Then again, Burnout stumbles in one significant area despite its conservative approach, and that is its ending. Civil’s protagonist boasts a great arc that feels both satisfying and realistic, but his (mild spoilers… ) ultimate escape from his mob extortionists feels trite and akin to a deus ex machina. This is a shame, because through 90% of its running time, all of the events that take place and Civil’s reactions to them feel plausible. Aspects of Civil’s rescue from his antagonists are implied ahead of time, yes, but I would’ve preferred a final chase sequence involving only Civil’s wit as the cherry atop this story; hell, even involving law enforcement in this story’s resolution would’ve been more satisfying than the rout Gozlan chose, which leads me to believe the ending we got may be a result of a limited budget.
Aside from that non-trivial weakness, Burn Out is a well oiled machine of a character-driven crime drama, armored with a heavy shell of a racing action movie to give it some surface-level individuality. Yann Gozlan’s reliable genre picture may not stand out to general audiences used to bombastic, cartoonish chase sequences of the Fast and Furious (2000-present) variety, and non-French speaking audiences may not even be aware of its existence, but highlighting underrepresented yet deserving genre pictures is one of my favorite pastimes. Netflix subscribers have little excuse not to try this tight, succinct, well paced gem of a French auteur picture, especially if you need further proof that contemporary French cinema is not limited to artsy, dramatic awards-bait movies from the likes Michael Haneke. Netflix nabbed us another winner.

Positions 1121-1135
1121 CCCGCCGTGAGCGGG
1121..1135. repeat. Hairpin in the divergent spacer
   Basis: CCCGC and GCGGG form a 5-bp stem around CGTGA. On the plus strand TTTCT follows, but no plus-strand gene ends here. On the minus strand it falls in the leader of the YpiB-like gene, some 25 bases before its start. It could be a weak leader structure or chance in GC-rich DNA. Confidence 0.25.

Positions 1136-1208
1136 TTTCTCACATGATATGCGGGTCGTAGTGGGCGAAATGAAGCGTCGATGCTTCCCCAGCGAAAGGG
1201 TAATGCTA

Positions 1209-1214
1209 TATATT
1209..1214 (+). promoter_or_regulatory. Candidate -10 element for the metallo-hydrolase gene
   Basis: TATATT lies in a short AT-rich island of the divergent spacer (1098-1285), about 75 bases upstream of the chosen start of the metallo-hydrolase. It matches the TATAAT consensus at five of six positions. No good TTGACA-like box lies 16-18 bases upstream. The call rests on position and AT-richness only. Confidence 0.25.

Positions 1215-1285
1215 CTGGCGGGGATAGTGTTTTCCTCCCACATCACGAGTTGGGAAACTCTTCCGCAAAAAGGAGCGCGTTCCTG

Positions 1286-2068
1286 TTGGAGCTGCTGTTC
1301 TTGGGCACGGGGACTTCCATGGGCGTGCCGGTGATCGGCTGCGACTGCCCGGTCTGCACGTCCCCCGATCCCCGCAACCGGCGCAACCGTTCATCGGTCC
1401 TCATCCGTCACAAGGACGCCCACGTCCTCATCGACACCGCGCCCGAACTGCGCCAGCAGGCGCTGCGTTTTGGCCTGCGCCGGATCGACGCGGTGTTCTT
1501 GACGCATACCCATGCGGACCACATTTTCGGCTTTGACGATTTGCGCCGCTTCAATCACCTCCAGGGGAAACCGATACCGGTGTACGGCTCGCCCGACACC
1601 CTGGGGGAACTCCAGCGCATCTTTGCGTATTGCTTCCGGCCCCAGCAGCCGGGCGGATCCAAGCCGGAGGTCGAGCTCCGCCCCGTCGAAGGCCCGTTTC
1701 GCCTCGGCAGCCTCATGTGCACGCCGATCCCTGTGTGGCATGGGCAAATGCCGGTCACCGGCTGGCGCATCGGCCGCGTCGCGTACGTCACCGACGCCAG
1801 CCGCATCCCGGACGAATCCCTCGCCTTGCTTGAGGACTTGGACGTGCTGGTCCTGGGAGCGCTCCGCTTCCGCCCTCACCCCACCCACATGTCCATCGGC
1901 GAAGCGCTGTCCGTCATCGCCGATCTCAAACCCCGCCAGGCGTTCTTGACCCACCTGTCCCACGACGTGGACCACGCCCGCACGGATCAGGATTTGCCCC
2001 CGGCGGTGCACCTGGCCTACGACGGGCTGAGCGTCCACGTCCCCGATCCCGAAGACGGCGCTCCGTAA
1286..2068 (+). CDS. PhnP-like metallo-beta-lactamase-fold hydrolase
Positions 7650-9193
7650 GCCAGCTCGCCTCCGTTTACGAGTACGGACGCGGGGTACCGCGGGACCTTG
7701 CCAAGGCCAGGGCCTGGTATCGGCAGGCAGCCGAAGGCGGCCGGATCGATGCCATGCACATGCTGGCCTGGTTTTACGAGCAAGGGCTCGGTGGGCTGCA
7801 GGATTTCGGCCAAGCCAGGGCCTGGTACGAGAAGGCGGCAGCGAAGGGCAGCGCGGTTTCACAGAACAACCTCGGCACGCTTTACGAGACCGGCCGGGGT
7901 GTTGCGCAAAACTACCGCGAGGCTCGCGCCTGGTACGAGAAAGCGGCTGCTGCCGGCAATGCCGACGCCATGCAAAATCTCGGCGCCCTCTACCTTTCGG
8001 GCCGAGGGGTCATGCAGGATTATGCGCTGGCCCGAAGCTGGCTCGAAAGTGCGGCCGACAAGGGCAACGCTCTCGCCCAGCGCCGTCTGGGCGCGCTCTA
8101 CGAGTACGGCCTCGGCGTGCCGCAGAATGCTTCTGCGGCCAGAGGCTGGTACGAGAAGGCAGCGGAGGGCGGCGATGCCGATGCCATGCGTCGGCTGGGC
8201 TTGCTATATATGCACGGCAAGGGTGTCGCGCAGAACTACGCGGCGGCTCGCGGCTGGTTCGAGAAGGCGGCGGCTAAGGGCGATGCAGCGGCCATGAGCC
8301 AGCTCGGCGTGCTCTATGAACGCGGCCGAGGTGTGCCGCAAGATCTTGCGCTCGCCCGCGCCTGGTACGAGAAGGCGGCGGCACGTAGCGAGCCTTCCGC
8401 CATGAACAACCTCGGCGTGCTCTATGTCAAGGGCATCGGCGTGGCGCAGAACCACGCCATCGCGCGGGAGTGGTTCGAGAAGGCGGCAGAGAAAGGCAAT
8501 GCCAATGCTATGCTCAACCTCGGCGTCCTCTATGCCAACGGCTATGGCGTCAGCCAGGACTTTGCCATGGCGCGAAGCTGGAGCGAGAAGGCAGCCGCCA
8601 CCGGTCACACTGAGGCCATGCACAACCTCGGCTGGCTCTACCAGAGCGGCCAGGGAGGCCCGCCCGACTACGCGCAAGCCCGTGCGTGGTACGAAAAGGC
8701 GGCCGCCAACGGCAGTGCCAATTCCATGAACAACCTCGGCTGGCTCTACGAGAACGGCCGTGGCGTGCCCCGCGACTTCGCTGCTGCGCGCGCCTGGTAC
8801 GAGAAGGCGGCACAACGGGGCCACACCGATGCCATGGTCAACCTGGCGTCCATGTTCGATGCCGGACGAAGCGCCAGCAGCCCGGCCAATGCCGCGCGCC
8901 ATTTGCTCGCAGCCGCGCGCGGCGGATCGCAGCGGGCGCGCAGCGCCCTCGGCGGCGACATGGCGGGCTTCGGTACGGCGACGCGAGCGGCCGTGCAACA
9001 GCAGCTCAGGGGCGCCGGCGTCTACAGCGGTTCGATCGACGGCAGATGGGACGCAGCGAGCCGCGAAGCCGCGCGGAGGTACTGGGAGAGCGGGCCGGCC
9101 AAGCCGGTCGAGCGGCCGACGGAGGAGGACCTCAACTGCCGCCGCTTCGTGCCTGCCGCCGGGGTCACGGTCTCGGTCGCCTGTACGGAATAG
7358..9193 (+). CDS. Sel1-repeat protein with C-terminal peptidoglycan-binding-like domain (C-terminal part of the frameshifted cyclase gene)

SUMMARY & RECOMMENDATION: It’ll win little recognition for originality, but with respect to quality genre films made by directors with a singular vision, Burn Out is a workhorse of a crime drama and believable vehicular spectacle. Writer-director Yann Gozlan is neither too fancy nor too safe in terms of presentation, while the overarching story of lead Francois Civil’s working-man struggles are as airtight as any screenwriting professor could demand, save for…
— However… the ending, which leaves much to be desired. Still, Gozlan makes up for this in part with a satisfying, stylish epilogue.
? Francois Civil is always sweaty in every role of his that I’ve watched. Get a towel, man!
Pingback: ‘Lost Bullet’ (2020, 2022): The French and the Furious | Express Elevator to Hell - November 22, 2022
Pingback: ‘Troll’ (2022): All Your Favorite Hollywood Monster-Movie Cliches, but Norwegian | Express Elevator to Hell - December 7, 2022
Pingback: ‘BAC Nord’ (2020): The Stronghold of Marseille Crime | Express Elevator to Hell - February 8, 2023
Pingback: ‘Athena’ (2022): Violent Revolutions in Long Takes | Express Elevator to Hell - March 2, 2023
Pingback: ‘AKA’ (2023): Men on Fire | Express Elevator to Hell - May 14, 2023